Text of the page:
Quote: “The All-mother never fails to offer her own, twin cups, one gall, and one of balm. Little or much they may drink, but equally of each.”

A tragedy, the novella length story about Wahb, follows the course of his life from a cub to ancient and weak. After violent encounters with men, he is reduced to surviving by eating garbage at Yellowstone’s Fountain Hotel. He is finally overcome in a valley of poisonous gas.


Lives of the Hunted

(New York: Charles Scribner’s Sons)

Quote: “I have tried to stop the stupid and brutal work of destruction by an appeal – not to reason: that has failed hitherto – but to sympathy, and especially the sympathies of the coming generation.”

“Krag, the Kootenay Ram.” This story, along with Lobo and Sandhill Stag, marks one of the literary beginnings of the environmentalist movement and one of Seton’s most important literary achievements. An obsessed hunter, Scotty, pursues Krag for fifteen years, from the time of the bighorn sheep’s birth. The greatest of all rams is finally felled by a single shot. His head hangs in Scotty’s cabin where it gradually drives him to madness, a reminder of his villainy. Our attack on nature represents the greatest of moral failures, for it leads to our own destruction.

“A Street Troubadour: Being the Adventures of a Cock Sparrow.” A sparrow is reduced “to subjection” by his young mate.  The story follows the struggles and tragedies of a sparrow couple. It is based on Seton’s observations of the birds in New York City. Nature is not just something that happens in the wilderness.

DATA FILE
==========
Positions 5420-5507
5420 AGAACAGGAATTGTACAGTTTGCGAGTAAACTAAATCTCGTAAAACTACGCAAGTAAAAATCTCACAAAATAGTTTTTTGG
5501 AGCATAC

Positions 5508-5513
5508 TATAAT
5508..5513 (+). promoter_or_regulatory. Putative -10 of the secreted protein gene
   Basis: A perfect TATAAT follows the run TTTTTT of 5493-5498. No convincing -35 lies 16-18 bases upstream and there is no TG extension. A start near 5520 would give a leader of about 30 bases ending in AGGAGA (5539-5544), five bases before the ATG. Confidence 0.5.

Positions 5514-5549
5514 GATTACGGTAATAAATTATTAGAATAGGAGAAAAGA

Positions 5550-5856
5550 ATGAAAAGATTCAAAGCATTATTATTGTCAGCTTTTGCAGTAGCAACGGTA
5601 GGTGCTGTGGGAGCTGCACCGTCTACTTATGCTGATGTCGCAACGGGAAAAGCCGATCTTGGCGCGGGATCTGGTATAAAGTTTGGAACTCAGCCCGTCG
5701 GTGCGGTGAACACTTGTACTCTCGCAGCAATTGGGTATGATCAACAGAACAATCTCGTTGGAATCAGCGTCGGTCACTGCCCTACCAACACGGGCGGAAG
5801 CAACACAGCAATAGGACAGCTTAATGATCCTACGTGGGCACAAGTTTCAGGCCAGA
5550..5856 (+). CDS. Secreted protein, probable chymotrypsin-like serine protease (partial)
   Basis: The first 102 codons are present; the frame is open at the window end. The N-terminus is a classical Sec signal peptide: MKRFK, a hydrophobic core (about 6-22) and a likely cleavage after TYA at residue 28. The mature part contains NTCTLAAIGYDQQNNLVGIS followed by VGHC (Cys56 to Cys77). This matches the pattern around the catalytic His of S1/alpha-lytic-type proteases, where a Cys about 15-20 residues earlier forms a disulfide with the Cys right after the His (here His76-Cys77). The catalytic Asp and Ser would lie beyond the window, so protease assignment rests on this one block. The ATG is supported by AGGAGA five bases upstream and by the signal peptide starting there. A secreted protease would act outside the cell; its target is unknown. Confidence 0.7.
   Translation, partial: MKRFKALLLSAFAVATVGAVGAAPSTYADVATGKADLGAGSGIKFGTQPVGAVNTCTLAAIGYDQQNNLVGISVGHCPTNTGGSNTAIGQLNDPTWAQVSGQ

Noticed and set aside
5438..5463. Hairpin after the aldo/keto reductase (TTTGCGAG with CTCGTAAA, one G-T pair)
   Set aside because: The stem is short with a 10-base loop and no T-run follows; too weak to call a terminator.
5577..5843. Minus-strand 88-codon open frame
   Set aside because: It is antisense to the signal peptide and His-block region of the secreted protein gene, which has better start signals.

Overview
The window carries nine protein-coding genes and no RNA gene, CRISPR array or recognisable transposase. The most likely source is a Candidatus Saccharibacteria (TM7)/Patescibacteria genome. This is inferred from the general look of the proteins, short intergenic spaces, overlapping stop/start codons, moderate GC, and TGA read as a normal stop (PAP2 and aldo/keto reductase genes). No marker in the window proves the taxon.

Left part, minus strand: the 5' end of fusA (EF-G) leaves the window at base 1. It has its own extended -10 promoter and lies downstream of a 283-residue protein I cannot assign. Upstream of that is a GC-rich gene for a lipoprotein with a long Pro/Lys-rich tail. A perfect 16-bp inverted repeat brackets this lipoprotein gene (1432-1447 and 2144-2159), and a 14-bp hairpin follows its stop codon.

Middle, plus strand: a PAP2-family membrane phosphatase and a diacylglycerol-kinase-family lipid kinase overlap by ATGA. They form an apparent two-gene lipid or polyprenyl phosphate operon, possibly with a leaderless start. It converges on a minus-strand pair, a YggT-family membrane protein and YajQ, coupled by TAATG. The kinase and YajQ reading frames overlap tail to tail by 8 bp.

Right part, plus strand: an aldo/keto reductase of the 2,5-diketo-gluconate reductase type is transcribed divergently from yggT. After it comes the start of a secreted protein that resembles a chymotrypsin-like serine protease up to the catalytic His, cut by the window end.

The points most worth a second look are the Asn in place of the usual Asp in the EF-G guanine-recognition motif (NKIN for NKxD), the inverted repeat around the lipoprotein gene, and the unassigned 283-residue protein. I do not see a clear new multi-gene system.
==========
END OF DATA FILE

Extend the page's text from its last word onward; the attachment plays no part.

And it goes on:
“Johnny Bear.” The short, not especially happy life of a bear cub sick from eating garbage. Johnny and mom Grumpy live near the Fountain Hotel in Yellowstone National Park where Seton watched them during the summer of 1897. The mother bear and a young woman do everything they to save the doomed cub.

“The Mother Teal and the Overland Route.” New-born chicks follow their mother to a new home pond. Predators try to capture the chicks. A man helps them across a rutted road. A day in the life, and for once, a day with a happy ending.

“Chink: The Development of a Pup.” Seton’s adventure in Yellowstone continues as he observes a dog in a nearby campsite. Chink learns from his mistakes and proves very brave when abandoned. His master is a worthless drunk who encourages the coyote to pick on Chink. At the end, the dog-owner kills the coyote and maybe will become a better person because of the example set by his faithful dog.

“The Kangaroo Rat.” Seton, just arrived in New Mexico, becomes fascinated with the natural history of these nocturnal rodents, learning about himself in the process. Like John Muir, he finds the natural world too compelling to leave room for belief in the supernatural.

“Tito: The Story of the Coyote that Learned How.” Tito, a coyote pup is captured and abused after her family is murdered by ranchers.  She learns about the terrible things that people do to animals, and uses that knowledge to preserve herself and teach other coyotes by example to avoid traps, poisons. She and her mate outsmart and survive all the attacks against them.

“Why the Chickadee Goes Crazy Once a Year.” Chickadees get agitated with the coming of winter but settle in and tough it out. This is a short whimsical explanation of curious behavior showing a different style from the other stories in the book. It was one of his earlier stories.

“The Thought (Tail-piece).” This title makes its second of three appearances at the end of this book. It was used for an entirely different image in Wild Animals I Have Known. It shows up a third time in Lives of Game Animals (1925). In this version, a nude European/American white male shows his dominance over the regenerative ability of nature. But there will be dire consequences to his action.